*DAYTONA BEACH, Fla. – Bethune-Cookman University (B-CU) is sponsoring a conference that will explore problems experienced by Black males and will set up a framework for attacking those problems, including a Black Male Institute.
The National Summit of the Black Males in Higher Education Think Tank, with the theme, “Rebuilding the Caring Community for the Black Family: Launching a Movement of Transformation,” will explore such issues as high unemployment, poverty, high drop-out rates, the decline of the Black family, high crime and incarceration rates, mental health issues and disproportionately high rates for HIV/AIDS and other illnesses. The summit will also offer successful role models and discuss solutions.
The summit will bring celebrities, government officials, activists, educators and experts to the university. The hosts of the summit are Rev. Al Sharpton, former presidential candidate, national radio host and president of the National Action Network, a New York-based social justice organization; Steve Harvey, game show host, comic, television personality and national radio host; and Larry Handfield, prominent Miami attorney and chairman of B-CU’s Board of Trustees.
The event will be held on March 22, 2011, from 9:30 a.m. to 5:30 p.m., at B-CU, a historically black institution in Daytona Beach founded on the humanitarian ideals of Mary McLeod Bethune, a historical figure who was born to former slaves in the 19th Century and rose from humble beginnings to become a world-renowned educator, civil and human rights leader, champion for women and young people and advisor to five U.S. presidents.
Among the features of this summit that will separate it from similar events is that the conference will establish various means to provide continuous support for Black males. The conference will mark the official launch of the Black Male Institute, which will provide a continuing network for the success of Black males. The conference also will establish a mentorship system in which successful males will be paired with students who attend the conference or who get connected through other mechanisms.
The effort responds to the shocking statistics regarding Black males. For instance:
Joblessness for 16-to-24-year-old Black men has reached Great Depression levels – more than three times the rate for the general U.S. population.
The achievement gap between Black and white students continues to grow, especially among Black males. According to a study released in August by the Massachusetts-based Schott Foundation for Public Education, the high school graduation rate for Black males in the United States in 2008 was only 47 percent.
A congressional committee looking into the plight of Black males reported recently that a Black male without a high school diploma has a 60 percent chance of being incarcerated before the age of 30. In fact, the committee found that a Black male in his late 20’s without a high school diploma is more likely to go to jail than to be working.
Dr. Trudie Kibbe Reed, president of Bethune-Cookman University, explained that the summit is based on ideals articulated in her book, The Caring Community: A Journey into the Spiritual Domain of Transformative Leadership.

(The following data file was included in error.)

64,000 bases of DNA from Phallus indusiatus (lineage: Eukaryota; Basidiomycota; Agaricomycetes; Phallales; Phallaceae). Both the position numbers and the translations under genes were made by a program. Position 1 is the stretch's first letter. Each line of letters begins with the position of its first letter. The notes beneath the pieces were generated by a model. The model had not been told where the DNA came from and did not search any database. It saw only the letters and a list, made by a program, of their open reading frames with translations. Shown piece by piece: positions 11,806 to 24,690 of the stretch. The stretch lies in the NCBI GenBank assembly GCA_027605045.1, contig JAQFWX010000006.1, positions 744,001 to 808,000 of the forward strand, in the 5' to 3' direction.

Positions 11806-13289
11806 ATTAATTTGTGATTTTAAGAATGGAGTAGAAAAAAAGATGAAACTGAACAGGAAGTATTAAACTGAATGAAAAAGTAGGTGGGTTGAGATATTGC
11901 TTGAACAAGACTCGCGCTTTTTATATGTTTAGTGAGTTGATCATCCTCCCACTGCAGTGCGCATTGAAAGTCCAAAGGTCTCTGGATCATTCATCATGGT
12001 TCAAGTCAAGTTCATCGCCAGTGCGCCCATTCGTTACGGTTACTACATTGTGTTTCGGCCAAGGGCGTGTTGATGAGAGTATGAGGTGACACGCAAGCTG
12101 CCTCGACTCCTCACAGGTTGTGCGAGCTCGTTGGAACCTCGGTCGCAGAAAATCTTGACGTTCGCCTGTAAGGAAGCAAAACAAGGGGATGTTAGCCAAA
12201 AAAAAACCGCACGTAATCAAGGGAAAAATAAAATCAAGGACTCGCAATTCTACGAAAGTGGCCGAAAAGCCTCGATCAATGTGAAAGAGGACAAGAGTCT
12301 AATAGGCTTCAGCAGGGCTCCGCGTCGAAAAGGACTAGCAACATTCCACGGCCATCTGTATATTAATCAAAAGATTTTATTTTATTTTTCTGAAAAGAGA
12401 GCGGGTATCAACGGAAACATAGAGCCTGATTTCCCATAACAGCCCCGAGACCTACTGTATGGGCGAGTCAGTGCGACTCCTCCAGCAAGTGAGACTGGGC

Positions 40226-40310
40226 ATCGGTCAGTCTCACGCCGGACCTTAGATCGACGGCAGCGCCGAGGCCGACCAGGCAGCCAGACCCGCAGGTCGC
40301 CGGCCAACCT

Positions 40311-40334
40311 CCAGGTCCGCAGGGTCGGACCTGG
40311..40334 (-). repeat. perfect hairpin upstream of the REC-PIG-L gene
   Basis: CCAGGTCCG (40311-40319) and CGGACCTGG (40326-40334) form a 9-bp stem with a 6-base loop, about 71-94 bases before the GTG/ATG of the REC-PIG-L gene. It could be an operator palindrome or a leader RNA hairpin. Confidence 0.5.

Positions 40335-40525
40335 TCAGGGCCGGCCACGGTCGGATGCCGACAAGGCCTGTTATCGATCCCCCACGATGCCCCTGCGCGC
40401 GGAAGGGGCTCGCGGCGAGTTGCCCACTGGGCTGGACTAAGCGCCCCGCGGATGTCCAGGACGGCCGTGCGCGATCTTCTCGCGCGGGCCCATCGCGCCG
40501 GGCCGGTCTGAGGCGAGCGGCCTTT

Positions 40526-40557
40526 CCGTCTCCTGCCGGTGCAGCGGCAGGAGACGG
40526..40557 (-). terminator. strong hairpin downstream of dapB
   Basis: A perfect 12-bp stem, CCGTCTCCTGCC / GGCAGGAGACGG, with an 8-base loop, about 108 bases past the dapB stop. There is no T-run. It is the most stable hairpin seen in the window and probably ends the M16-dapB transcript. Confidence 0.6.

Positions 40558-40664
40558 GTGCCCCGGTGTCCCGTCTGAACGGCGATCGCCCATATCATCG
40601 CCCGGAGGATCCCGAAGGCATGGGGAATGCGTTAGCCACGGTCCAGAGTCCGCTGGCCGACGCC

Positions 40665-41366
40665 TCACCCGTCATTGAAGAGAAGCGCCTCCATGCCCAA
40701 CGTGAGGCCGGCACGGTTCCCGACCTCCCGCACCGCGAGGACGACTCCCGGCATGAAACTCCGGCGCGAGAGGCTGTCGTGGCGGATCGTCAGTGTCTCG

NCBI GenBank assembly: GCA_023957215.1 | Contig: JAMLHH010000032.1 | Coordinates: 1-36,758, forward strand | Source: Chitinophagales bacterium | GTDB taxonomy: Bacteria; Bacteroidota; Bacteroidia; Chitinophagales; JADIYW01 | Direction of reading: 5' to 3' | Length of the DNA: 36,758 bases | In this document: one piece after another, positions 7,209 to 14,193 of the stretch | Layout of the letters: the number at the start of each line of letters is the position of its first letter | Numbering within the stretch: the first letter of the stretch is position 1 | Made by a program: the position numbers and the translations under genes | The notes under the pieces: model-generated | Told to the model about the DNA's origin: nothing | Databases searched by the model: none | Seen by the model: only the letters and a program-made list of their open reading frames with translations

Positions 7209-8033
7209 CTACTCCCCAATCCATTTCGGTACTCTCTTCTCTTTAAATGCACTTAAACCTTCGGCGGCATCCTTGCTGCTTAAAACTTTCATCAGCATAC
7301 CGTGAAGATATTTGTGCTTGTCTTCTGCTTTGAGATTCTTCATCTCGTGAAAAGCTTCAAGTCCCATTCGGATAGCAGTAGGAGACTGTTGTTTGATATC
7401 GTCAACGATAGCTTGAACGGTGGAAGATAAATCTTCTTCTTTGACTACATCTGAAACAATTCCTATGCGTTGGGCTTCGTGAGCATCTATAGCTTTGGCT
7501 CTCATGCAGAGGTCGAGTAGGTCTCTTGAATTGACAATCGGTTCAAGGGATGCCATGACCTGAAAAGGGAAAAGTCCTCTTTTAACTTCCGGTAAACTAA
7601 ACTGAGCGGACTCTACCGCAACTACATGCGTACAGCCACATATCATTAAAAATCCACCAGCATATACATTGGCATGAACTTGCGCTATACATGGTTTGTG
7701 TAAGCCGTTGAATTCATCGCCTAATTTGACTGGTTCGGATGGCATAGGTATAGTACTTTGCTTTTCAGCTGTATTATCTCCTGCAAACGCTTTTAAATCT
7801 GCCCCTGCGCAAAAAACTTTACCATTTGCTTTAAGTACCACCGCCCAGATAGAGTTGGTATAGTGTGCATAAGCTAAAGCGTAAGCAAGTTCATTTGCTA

“If you look at what is happening across America, Black Americans have made many social and economic gains but we have lost the caring community,” Dr. Reed said. “We don’t have a community to support these young brothers. But through transformative leadership we can change the lives of Black males. We need to unveil a model for reconnecting the community that involves everyone – the faith-based community, educators, community and political leaders, the business community and parents.”
Dr. Reed added: “If Dr. Mary McLeod Bethune were alive today she would be doing exactly what we doing – working on improving the lives of young African Americans.”
Participants believe the event will be the most compelling summit the region has ever seen concerning Black males.
“The Black male is undergoing a crisis and a summit like this is a crucial part of ongoing efforts by National Action Network to find solutions,” Rev. Sharpton said. “We need to make sure that the political leaders of this country are willing to help with not just policies but resources. I want to make sure that I bring all the political and economic forces that I can to help this summit succeed.”
The fact that the summit will launch programs for continuous support is the key to its success, said Steve Harvey, who promised to use his national platform to bring attention to the problems and to advance solutions: “The mentoring program is particularly important. Many of these boys are growing up without fathers in the home. I can’t even imagine what my life would have been like without my father. A young boy without a father is like an explorer without a map. Thus summit will directly attack that problem.”
Handfield added that colleges and universities play a key role in helping Black males: “I have more than a fleeting interest in improving the plight of the Black male. I grew up in the inner city of Miami, raised by an uneducated single mother. Most of my friends ended up dead or in prison, but I saw early on that education as the way out and persevered, managing to get a band scholarship to Bethune-Cookman University. Young people cannot do it alone. We adults must be committed to helping, and as chairman of Bethune-Cookman’s board I will work hard to make sure we are committed to this effort.”
Use the contact information at the top of this press release to arrange interviews or to find out more information. To learn more about Bethune-Cookman University, visit www.cookman.edu. The event will be held at the Mary McLeod Bethune Performing Arts Center, 640 Dr. Mary McLeod Bethune Boulevard in Daytona, Beach, FL 32114.
Jerry Thomas Public Relations
Jerry Thomas Public Relations